Kenyan women receive $2m fistula boost

Donation from Japanese pharmaceutical firm will allow 1,200 women to have life-transforming surgery to cure incontinence

BY Katy Migiro in Nairobi for Thomson Reuters Foundation, part of the Guardian Development Network

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A $2m (£1.2m) donation will help Kenyan surgeons give more than 1,000 women life-transforming surgery to cure incontinence caused by fistula and will train more specialists to perform the operation.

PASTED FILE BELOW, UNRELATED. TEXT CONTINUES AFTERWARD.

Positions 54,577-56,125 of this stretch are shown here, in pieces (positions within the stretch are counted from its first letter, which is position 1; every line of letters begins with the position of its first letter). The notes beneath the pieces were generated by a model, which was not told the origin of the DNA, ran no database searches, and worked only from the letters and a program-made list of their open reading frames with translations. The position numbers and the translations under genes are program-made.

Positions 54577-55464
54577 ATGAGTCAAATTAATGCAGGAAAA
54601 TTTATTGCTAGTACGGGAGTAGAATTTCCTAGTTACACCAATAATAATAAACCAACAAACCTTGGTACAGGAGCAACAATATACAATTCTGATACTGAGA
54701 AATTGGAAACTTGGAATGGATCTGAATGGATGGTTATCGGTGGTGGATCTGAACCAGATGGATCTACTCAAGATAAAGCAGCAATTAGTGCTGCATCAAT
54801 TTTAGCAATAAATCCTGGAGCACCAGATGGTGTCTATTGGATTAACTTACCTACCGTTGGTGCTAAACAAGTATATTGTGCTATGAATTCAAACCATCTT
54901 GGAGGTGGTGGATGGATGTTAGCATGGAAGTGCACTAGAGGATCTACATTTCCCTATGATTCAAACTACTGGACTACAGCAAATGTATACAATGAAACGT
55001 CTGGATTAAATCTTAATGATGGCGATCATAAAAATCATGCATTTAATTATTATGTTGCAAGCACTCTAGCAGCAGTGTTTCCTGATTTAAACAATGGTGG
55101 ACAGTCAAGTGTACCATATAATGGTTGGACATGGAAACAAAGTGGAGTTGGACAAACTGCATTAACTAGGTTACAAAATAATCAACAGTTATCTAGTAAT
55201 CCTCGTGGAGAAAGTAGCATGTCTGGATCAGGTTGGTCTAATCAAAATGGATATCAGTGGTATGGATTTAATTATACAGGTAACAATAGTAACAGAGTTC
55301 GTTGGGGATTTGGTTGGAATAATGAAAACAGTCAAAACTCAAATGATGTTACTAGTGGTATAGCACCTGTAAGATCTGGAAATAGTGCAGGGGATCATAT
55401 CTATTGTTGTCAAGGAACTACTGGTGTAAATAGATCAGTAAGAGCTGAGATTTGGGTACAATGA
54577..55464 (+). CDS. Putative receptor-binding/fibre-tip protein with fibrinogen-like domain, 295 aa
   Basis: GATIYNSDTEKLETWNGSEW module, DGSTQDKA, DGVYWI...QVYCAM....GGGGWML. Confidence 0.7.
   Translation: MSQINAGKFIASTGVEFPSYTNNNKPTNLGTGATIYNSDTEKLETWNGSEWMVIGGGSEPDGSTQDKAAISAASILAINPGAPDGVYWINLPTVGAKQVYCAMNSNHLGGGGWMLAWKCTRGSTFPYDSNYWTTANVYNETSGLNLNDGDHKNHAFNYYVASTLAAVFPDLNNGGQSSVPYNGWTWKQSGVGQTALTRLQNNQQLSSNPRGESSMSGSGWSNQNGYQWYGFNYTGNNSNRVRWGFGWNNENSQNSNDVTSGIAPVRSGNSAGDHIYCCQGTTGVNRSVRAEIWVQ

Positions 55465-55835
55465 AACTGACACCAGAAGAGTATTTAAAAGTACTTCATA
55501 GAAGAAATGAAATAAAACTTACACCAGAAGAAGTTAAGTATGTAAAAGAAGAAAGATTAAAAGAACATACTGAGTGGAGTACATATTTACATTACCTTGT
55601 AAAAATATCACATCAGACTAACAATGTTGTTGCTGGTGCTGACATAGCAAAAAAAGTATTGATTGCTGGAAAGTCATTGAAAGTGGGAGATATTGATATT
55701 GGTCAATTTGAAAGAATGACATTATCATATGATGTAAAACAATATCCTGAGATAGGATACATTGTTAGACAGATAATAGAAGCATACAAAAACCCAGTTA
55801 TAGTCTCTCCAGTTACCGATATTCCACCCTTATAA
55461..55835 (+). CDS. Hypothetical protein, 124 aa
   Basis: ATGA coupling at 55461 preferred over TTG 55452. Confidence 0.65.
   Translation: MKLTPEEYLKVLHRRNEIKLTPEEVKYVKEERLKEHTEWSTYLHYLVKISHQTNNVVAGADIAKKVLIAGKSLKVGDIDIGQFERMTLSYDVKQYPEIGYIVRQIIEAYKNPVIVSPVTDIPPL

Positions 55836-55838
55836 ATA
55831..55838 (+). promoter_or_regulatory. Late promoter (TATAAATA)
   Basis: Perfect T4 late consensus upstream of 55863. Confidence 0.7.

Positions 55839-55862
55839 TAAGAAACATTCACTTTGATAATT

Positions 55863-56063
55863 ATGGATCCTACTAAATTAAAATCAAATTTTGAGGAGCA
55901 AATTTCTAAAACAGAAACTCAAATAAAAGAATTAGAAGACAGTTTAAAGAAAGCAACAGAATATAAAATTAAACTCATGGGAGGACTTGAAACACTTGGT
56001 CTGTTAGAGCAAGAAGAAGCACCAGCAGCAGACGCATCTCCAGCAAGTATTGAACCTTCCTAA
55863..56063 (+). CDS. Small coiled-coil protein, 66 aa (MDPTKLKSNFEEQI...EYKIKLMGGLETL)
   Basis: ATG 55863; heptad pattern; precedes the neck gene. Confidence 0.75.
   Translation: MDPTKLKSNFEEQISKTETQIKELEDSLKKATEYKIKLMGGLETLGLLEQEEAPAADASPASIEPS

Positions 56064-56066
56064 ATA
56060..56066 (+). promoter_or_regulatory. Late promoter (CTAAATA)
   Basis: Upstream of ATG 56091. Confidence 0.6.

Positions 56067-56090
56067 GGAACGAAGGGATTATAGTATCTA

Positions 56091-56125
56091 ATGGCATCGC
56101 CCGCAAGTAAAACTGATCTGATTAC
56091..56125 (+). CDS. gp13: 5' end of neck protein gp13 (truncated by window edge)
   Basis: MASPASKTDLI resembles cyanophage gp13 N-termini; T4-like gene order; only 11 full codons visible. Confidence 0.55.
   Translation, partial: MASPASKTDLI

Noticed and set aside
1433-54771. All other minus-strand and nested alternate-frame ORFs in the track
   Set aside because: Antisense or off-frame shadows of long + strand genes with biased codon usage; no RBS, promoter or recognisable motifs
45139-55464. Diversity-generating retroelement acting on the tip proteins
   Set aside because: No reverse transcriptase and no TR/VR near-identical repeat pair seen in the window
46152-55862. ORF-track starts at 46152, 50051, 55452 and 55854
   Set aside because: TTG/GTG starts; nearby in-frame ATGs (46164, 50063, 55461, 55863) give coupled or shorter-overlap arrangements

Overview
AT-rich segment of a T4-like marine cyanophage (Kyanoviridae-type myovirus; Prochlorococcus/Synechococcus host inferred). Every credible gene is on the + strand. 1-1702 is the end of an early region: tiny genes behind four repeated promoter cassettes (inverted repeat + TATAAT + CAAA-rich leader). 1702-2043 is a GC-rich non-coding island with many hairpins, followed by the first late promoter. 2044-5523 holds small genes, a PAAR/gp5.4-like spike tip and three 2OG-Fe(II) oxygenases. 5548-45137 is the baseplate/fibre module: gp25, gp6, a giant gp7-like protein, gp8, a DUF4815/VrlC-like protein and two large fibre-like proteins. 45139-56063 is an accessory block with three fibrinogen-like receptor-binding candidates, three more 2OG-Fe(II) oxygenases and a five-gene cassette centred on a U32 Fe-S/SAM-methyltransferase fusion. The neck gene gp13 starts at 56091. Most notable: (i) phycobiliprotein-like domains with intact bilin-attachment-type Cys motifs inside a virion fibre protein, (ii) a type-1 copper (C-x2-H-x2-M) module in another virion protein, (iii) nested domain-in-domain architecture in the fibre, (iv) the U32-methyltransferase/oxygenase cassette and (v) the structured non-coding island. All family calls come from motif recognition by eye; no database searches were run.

Two million women worldwide live with fistula, a devastating childbirth injury caused by prolonged labour without access to caesarian section. Tissue dies due to pressure from the baby’s head and a hole forms through which urine or faeces leak.

Between 3,000 and 7,000 Kenyan women develop fistula each year, according to surgeon Hillary Mabeya, and only 666 received treatment in 2011, according to the Global Fistula Map. Kenya has a backlog estimated at somewhere between 30,000 and 300,000 cases, according to Human Rights Watch.

Click here to read the article at The Guardian…